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Volume 3, Number 4—December 1997
Identifying and Anticipating New Foodborne Microbial Hazards

Historical Overview of Key Issues in Food Safety

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E. M. Foster
Author affiliation: Madison, Wisconsin, USA

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Foodborne transmission of pathogenic and toxigenic microorganisms has been a recognized hazard for decades. Even half a century ago we knew about the dangers of botulism from underprocessed canned foods; staphylococcal poisoning from unrefrigerated cream-filled pastries, sliced ham, meat, and poultry salads; and salmonellosis from infected animal products. Despite new protective measures, changes in preservation techniques and failure to follow recognized procedures have created new dangers. Moreover, we now recognize new organisms that can cause foodborne illness—Listeria monocytogenes, Escherichia coli O157:H7, Campylobacter jejuni, Vibrio parahaemolyticus, Yersinia enterocolitica, and others. Controlling these organisms will require widespread education and possibly new regulatory initiatives.

When I was growing up on my parents' farm in East Texas, we never thought about food poisoning or unsafe food. The only foods we bought were sugar, salt, flour, and oatmeal; everything else we produced and preserved on the farm. My mother spent all summer canning fruits and vegetables for winter. We had no refrigeration; we cured our own meat and drank raw milk. But I never heard of botulism, staph poisoning, or salmonellosis or perfringens poisoning until I studied bacteriology in college. Only then did I wonder how we survived with no refrigeration in a hot climate. Finally, the answer came to me. We just did not give the bacteria time enough to develop so they could hurt us. Leftovers from breakfast—hot biscuits, eggs, ham, bacon or sausage, oatmeal, coffee or milk—went right out to the chickens. Lunch leftovers—biscuits, cornbread, vegetables, or fried chicken—were saved for a cold supper 4 or 5 hours later. Any food left went to the pigs. The bacteria had only a maximum of 3 or 4 hours to grow, and that usually is not enough. I survived and went on to study food microbiology, which included what was known then about food poisoning. The guru of food poisoning in those days was professor Gail M. Dack at the University of Chicago. Dr. Dack was a protégé of Professor E.O. Jordan, who in 1917 published a 107-page book entitled Food Poisoning. Dr. Dack took over the book and published his first version of Food Poisoning in 1943. In 1949 and 1956, subsequent editions appeared in which certain truisms became apparent.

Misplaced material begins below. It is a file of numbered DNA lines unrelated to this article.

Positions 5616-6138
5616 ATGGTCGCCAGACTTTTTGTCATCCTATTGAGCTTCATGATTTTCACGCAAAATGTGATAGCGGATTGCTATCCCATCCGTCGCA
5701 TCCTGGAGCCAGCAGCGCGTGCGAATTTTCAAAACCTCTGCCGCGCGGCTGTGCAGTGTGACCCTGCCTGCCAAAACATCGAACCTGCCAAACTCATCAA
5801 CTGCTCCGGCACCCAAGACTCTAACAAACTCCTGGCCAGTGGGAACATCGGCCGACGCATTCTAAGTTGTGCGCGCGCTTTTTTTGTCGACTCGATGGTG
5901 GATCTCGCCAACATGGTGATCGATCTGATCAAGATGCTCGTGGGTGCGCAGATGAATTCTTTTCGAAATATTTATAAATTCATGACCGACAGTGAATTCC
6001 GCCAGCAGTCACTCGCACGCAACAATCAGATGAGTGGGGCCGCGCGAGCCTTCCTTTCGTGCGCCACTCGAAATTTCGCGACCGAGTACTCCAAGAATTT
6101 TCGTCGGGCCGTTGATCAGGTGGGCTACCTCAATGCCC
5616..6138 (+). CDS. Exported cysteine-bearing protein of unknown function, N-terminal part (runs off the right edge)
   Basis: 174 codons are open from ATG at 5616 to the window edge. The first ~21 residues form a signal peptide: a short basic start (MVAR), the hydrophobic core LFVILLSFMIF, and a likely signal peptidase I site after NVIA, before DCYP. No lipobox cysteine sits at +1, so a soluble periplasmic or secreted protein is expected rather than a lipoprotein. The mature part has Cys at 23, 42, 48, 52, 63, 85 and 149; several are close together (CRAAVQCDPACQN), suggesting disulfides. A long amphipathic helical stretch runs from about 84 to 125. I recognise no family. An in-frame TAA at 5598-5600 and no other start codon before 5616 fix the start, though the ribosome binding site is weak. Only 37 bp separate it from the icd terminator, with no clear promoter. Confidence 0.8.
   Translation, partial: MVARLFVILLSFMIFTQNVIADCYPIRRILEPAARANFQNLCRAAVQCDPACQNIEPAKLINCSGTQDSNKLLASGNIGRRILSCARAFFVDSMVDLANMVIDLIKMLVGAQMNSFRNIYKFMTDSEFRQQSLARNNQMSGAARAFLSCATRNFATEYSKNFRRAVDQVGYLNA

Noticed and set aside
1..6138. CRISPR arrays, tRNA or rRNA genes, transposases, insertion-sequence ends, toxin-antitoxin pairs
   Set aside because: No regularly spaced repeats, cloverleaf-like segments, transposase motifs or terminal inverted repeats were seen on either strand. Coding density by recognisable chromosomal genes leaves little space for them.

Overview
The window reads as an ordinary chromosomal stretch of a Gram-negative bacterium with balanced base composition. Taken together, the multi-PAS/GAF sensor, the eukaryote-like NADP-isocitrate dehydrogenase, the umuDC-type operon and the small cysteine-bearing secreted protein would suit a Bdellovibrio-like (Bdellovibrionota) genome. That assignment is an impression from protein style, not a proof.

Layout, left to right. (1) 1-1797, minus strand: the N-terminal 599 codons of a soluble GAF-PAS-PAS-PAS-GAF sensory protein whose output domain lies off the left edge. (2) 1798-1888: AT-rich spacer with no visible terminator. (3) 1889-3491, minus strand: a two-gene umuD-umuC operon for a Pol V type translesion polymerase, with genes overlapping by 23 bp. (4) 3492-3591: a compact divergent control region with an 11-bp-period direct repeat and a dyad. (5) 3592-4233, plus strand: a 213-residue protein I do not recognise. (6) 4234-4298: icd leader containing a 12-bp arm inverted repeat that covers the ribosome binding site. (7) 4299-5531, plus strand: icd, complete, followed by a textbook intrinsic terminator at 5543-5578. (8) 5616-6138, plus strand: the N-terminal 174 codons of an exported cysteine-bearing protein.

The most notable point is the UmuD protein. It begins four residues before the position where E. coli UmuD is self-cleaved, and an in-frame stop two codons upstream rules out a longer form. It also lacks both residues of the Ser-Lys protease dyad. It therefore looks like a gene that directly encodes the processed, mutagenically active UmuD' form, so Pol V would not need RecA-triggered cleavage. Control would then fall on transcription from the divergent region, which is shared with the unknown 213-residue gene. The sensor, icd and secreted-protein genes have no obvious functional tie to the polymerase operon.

Botulism was considered a problem of canners, both home and commercial. Thus, adequate heat processing would seem to solve the problem. Perhaps it did for the canner, but now we know that heating will not eliminate all botulism. Many foods, including salmon eggs, smoked fish, garlic in oil, vacuum packaged lotus roots, and baked potatoes, can support growth and botulinum toxin formation if the storage temperature is suitable. Similarly, we thought staphylococcal poisoning was limited to cream-filled pastries and cured ham. In recent years, outbreaks of staphylococcal poisoning have been traced to cheese, whipped butter, ham salad, fermented sausages, and canned corned beef. We now know how to prevent staphylococcal poisoning, but not all food handlers understand and fully comply with the appropriate control measures.